Last week, cab drivers threatened to drag Rwanda Utilities Regulatory Authority (RURA) to court after the latter failed to address their concerns.
At the heart of the misunderstanding were new policies introduced to streamline the taxi business. All taxis would be obliged to fit metres to calculate the fares, record speeds, and easily be tracked via GPS.
Passengers would also be able to pay their fares electronically via mobile banking or other payment platforms. One would have expected taxi operators to welcome the new changes with open arms, but the honeymoon was short-lived.
First of all, there was lack of ownership on the part of cab owners; they were fairly and squarely at the mercy of a company that won the tender to supply the taxi metres and manage the payment system.
The company takes 10.5 per cent on every fare, an arrangement that the taxi owners are yet to come to terms with, on top of having to pay Rwf215,000 to acquire the metres.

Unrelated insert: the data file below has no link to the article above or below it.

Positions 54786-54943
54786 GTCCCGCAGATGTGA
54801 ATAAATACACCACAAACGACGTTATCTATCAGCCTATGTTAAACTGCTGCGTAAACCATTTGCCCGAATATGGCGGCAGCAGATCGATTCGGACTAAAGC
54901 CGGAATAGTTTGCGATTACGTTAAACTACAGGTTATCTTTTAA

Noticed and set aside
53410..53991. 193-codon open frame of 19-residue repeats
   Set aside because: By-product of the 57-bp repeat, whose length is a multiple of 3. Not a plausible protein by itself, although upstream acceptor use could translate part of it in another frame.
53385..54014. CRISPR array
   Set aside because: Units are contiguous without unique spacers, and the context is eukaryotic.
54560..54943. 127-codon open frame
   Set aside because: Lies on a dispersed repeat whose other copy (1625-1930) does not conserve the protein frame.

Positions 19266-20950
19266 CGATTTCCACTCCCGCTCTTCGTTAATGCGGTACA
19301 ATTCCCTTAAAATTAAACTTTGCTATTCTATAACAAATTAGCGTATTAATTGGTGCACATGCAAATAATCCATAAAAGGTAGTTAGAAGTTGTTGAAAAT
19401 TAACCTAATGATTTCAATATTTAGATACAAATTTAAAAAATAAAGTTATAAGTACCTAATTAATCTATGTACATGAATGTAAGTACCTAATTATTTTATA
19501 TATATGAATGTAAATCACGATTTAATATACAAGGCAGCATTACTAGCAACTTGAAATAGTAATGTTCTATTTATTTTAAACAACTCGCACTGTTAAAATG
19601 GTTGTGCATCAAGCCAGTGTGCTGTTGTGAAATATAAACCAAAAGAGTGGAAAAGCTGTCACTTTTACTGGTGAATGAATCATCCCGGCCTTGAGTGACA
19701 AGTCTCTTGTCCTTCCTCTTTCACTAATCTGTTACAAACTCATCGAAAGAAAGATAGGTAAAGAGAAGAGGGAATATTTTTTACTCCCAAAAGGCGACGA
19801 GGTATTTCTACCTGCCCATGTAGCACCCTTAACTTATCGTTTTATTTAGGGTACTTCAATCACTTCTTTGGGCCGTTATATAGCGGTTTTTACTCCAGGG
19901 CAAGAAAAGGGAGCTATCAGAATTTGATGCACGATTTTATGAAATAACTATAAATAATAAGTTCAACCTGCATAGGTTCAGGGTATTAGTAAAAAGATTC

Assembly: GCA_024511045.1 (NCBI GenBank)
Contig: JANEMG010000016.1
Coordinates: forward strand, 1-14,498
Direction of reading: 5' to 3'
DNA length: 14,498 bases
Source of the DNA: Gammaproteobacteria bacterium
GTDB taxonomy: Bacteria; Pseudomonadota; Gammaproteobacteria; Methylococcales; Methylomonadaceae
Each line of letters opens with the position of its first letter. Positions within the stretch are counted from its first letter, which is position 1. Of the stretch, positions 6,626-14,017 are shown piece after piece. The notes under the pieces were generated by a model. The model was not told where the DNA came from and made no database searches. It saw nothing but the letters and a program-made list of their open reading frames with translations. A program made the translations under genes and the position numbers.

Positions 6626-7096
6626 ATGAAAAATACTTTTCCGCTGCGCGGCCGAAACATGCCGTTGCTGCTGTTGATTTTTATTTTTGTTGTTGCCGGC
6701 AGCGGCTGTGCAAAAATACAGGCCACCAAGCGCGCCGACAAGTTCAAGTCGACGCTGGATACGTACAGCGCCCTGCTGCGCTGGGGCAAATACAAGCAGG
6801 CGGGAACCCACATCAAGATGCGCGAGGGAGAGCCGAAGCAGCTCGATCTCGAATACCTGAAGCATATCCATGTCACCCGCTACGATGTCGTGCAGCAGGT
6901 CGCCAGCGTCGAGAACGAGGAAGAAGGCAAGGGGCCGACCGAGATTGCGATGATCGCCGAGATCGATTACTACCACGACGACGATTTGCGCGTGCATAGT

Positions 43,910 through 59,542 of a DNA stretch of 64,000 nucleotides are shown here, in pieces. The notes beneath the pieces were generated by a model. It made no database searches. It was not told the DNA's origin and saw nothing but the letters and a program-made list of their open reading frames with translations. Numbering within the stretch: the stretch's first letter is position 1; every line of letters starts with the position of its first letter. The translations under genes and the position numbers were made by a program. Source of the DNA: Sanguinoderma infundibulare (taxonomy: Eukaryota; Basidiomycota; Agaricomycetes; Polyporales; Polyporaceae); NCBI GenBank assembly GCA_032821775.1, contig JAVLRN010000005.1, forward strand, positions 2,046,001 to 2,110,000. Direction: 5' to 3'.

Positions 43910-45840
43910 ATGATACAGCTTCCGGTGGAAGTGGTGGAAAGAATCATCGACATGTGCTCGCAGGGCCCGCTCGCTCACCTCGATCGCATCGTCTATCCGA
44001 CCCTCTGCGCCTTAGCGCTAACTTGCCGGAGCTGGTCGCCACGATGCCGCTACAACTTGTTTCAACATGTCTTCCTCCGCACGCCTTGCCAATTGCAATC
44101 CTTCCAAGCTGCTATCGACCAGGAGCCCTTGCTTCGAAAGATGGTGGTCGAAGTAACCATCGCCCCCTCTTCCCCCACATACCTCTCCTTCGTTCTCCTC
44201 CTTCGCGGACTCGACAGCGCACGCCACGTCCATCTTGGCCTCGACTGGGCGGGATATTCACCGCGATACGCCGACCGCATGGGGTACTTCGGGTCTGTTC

The drivers complain that the metres continue to run even when the car is stationary or when they are on a private errand.
The issue here is not the disagreement as that can easily be resolved by two determined parties. The problem is that stakeholders seem to be passing the buck and shedding off any responsibility. RURA, as the regulatory body, cannot run away from responsibility.
It was part of the whole arrangement from day one and it should, therefore, be at the forefront of trying to come up with the mutually acceptable arrangement. This small matter needs not be dragged out in courts; it just needs some cool minds and a sense of responsibility.